Amb. Hill stressed that the U.S. is very appreciative of everything Poland has done throughout the crisis. He noted that this has not been an easy time for Poles.

"Many Polish people have a direct experience with wars, and they recognize what a dangerous thing it is, added Hill. "So, we are very appreciative of what the Polish leadership has done to support us in this venture."

Amb. Hill and his wife Mrs. Hill visit Polish film school Lodz.

He was awarded the prestigious Gordon S. Hargraves '19 Preservation of Freedom Prize while he was serving as U.S. ambassador in Warsaw for his outstanding achievement in the Kosovo crisis.

Hill's hobbies include sports activities. His favorite sport is tennis, which he remembers playing atop a building in the middle of winter while he was working as an economic officer nearly two decades ago in Seoul.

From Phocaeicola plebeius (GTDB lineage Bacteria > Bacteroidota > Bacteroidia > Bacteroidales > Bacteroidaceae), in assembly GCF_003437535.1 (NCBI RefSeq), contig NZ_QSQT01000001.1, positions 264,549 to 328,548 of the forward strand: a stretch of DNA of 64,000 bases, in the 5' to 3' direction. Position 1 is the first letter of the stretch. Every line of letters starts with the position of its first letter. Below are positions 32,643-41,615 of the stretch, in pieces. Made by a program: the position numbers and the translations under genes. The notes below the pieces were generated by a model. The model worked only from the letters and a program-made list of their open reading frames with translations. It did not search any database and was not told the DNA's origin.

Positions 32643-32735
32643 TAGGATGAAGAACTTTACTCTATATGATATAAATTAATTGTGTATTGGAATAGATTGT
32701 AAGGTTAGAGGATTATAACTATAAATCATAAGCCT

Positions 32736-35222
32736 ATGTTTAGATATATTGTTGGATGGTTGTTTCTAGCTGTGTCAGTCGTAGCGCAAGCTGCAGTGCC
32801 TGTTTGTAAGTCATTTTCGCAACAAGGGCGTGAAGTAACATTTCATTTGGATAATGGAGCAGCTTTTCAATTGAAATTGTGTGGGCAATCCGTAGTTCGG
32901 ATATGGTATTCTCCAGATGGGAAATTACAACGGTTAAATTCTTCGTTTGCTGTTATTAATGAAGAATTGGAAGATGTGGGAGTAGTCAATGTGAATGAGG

He is also known to be a big fan of Korean baseball player Kim Byung-Hun of the Boston Red Sox. He regularly enjoys skiing during the winter seasons.

As an avid reader, Hill favors history books. His recent reading list includes "The Two Koreas: A Contemporary History" by Don Oberdorfer.

U.S. Ambassador to Poland Christopher Hill (right), plays in the "all star" basketball game sponsored by Gazeta Wyborcza, Poland's largest circulation newspaper, on Feb. 12, 2003.

Mr. Hill has one son and two daughters with his wife Patricia. His son now lives in Washington DC after college. His older daughter, who attends college in Boston, has many Korean friends. His younger daughter is a high school student who was born in Seoul in 1987.